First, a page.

Converted snorkel masks are being trialled by Australian researchers as a way of reducing the spread of COVID-19 among health workers and patients.
As hospitals in northern Italy became overwhelmed with a growing number of dying coronavirus patients, doctors were forced to improvise.
After running out of continuous positive airway pressure masks, also known as CPAP, physicians quickly transformed non-medical devices, including snorkel masks, into emergency ventilators.
Dr Simon Joosten, a senior research fellow at Melbourne's Monash University and a respiratory specialist at Monash Health, said hearing about Italy's extreme shortages of personal protective equipment inspired him to act.
"It got me scared and worried that we were going to have the same situation in Melbourne and so I started testing the snorkel masks and CPAC masks at the uni because we do physiology research and we have a lab set up to do these kinds of tests," he told SBS News.
Dr Joosten said the design of a recreational snorkel mask allows for the delivery of oxygen while at the same time filtering air as it is exhaled, limiting the spread of contaminated droplets.
Now that Australia has managed to flatten the coronavirus curve, he said there is more time to safely trial the modified prototype in a hospital setting.
"If a patient is wearing it in the hospital they can breathe air in from the environment and not breathe out through that valve - that's a really interesting safety element to the mask which means that even if the mask was blocked off the patient could still breathe in air from the environment," he said.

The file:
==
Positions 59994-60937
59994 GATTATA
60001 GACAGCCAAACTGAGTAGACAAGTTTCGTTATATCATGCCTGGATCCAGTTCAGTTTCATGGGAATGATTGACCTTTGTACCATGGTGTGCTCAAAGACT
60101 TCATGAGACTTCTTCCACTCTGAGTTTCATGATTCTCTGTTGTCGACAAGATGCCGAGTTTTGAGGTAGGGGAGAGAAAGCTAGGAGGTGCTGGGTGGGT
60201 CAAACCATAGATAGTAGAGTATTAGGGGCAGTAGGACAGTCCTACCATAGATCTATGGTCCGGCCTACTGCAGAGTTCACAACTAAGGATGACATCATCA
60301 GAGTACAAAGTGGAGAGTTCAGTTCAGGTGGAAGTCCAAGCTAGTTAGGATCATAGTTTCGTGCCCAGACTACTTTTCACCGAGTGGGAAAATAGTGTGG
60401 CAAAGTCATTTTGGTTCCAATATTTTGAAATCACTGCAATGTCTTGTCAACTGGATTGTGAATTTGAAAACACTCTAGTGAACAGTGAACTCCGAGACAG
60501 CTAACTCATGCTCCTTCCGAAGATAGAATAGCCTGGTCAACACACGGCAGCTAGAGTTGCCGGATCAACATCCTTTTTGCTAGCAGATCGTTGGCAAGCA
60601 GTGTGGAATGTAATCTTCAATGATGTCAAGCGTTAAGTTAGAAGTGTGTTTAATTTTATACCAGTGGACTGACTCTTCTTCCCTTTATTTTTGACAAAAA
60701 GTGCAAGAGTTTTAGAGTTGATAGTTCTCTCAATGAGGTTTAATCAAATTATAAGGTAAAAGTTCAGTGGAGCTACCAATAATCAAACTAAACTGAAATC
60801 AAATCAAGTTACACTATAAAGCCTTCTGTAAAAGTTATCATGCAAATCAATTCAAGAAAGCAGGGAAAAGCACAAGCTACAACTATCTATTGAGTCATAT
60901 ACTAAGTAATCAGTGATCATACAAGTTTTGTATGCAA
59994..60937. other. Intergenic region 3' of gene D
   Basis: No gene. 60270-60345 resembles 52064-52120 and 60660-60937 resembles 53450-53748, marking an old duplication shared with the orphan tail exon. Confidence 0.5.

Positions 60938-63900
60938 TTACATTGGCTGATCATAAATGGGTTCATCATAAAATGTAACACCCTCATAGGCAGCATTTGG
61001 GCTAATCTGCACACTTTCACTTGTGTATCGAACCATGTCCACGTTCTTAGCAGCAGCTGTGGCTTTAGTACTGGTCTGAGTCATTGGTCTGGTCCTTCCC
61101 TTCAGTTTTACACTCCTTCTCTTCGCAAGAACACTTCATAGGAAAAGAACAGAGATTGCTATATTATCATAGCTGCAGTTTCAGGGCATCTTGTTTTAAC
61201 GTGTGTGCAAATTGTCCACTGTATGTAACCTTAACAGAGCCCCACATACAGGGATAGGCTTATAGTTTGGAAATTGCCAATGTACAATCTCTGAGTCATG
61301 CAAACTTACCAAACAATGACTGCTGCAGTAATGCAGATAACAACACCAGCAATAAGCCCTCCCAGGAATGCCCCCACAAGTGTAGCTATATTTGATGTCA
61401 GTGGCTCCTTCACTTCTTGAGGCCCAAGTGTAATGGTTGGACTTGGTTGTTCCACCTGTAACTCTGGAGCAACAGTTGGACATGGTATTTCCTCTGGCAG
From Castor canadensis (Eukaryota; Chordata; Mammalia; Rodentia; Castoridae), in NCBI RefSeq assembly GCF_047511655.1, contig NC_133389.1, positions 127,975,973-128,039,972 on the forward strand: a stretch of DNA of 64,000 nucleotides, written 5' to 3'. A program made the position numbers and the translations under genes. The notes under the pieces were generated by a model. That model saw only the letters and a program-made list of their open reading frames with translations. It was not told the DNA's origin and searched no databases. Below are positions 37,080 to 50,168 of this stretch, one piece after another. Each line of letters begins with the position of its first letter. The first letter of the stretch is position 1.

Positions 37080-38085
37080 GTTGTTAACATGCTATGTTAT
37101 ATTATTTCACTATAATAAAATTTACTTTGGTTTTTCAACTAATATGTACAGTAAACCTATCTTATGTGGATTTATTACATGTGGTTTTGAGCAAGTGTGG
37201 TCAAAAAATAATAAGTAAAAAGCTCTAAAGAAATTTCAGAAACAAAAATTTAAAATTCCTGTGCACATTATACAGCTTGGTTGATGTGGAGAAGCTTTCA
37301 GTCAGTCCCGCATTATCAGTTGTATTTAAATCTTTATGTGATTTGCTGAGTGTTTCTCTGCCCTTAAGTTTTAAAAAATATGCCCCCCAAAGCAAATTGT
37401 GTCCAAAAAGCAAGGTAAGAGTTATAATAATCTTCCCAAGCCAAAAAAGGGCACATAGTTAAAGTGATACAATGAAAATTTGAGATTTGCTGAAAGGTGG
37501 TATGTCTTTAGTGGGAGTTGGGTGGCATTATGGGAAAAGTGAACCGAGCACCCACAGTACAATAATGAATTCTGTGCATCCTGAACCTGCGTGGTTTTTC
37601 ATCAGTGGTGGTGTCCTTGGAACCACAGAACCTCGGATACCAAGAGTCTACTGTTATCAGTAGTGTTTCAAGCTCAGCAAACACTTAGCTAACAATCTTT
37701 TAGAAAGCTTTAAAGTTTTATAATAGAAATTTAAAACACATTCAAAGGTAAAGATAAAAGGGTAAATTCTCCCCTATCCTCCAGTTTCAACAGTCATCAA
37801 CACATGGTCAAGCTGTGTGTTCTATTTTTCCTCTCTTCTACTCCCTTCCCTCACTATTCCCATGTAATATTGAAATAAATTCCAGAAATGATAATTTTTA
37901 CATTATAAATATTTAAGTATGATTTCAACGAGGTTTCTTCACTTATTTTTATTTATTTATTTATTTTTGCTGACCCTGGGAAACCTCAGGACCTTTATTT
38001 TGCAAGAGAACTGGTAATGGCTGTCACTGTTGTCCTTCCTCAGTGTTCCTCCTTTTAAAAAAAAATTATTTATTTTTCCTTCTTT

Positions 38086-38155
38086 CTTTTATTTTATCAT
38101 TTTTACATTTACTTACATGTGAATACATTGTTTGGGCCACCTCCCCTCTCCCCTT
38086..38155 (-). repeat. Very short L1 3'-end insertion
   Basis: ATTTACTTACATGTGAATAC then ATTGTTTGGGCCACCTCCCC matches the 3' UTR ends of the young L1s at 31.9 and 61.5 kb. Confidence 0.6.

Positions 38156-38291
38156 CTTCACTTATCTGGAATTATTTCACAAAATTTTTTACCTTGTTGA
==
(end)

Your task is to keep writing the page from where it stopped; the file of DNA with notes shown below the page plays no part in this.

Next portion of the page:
"It's an interesting set up that just doesn't exist in any medical devices at the moment."
The clinical trial is expected to begin next week and last for six months.
In another potential solution, the Monash teams are also adapting CPAP ventilation masks for critically ill patients.
Ordinary CPAP masks have a vent in the front that prevents patients from rebreathing their own carbon dioxide.
However, the vent can also allow COVID-19 patients to spread the virus to others.
Dr Joosten said researchers have developed a sealed CPAP mask which, along with the snorkel mask, could provide treatment while minimising virus spread.
"They're a product that exists already but they're in short supply," he said.
"It makes it imperative to know can we safely seal a regular CPAP mask and see if it will perform the same way as a bespoke sealed CPAP mask."
The new research comes as an increasing number of countries around the world struggle to overcome shortages of masks and other personal protective equipment.
In New York, the hardest-hit state in the US, the government has formed a partnership with six other northeast states to purchase $5 billion worth of PPE, tests, ventilators and other medical equipment.
New York governor Andrew Cuomo said teaming up will make them more competitive with suppliers who sell to the highest bidders.
"It will help us actually get the equipment because we have trouble still getting the equipment and just buying the equipment because these vendors on the other side, they're dealing with countries, they're dealing with the federal government," he told reporters on Sunday.
In Indian-controlled Kashmir, which has reported less than 700 cases of coronavirus, residents are volunteering to make PPE kits to supply to hospitals.
Mufti Sadia, 28, is a fashion designer and one of the volunteers.
"There was a huge shortage of masks, so I thought, why not contribute to the society?" she said.
"I was fortunate enough to have the resources and workers with me at this difficult time. We started making 100 - 200 masks and I donated the masks and after that, many organisations and NGOs approached me for a huge quantity of masks."
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